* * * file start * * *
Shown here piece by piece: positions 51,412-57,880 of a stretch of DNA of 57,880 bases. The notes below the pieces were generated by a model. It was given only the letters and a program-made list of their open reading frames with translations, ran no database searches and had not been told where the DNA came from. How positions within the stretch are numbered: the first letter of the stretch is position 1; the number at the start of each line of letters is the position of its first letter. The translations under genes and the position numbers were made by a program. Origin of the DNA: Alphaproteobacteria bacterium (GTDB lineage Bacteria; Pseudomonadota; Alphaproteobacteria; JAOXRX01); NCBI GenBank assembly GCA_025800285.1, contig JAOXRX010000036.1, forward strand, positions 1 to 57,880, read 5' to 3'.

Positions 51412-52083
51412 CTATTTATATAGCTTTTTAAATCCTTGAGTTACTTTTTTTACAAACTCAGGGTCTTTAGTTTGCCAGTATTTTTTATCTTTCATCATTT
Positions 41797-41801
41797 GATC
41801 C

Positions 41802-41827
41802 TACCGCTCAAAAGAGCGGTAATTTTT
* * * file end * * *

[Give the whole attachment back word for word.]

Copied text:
Shown here piece by piece: positions 51,412-57,880 of a stretch of DNA of 57,880 bases. The notes below the pieces were generated by a model. It was given only the letters and a program-made list of their open reading frames with translations, ran no database searches and had not been told where the DNA came from. How positions within the stretch are numbered: the first letter of the stretch is position 1; the number at the start of each line of letters is the position of its first letter. The translations under genes and the position numbers were made by a program. Origin of the DNA: Alphaproteobacteria bacterium (GTDB lineage Bacteria; Pseudomonadota; Alphaproteobacteria; JAOXRX01); NCBI GenBank assembly GCA_025800285.1, contig JAOXRX010000036.1, forward strand, positions 1 to 57,880, read 5' to 3'.

Positions 51412-52083
51412 CTATTTATATAGCTTTTTAAATCCTTGAGTTACTTTTTTTACAAACTCAGGGTCTTTAGTTTGCCAGTATTTTTTATCTTTCATCATTT
Positions 41797-41801
41797 GATC
41801 C

Positions 41802-41827
41802 TACCGCTCAAAAGAGCGGTAATTTTT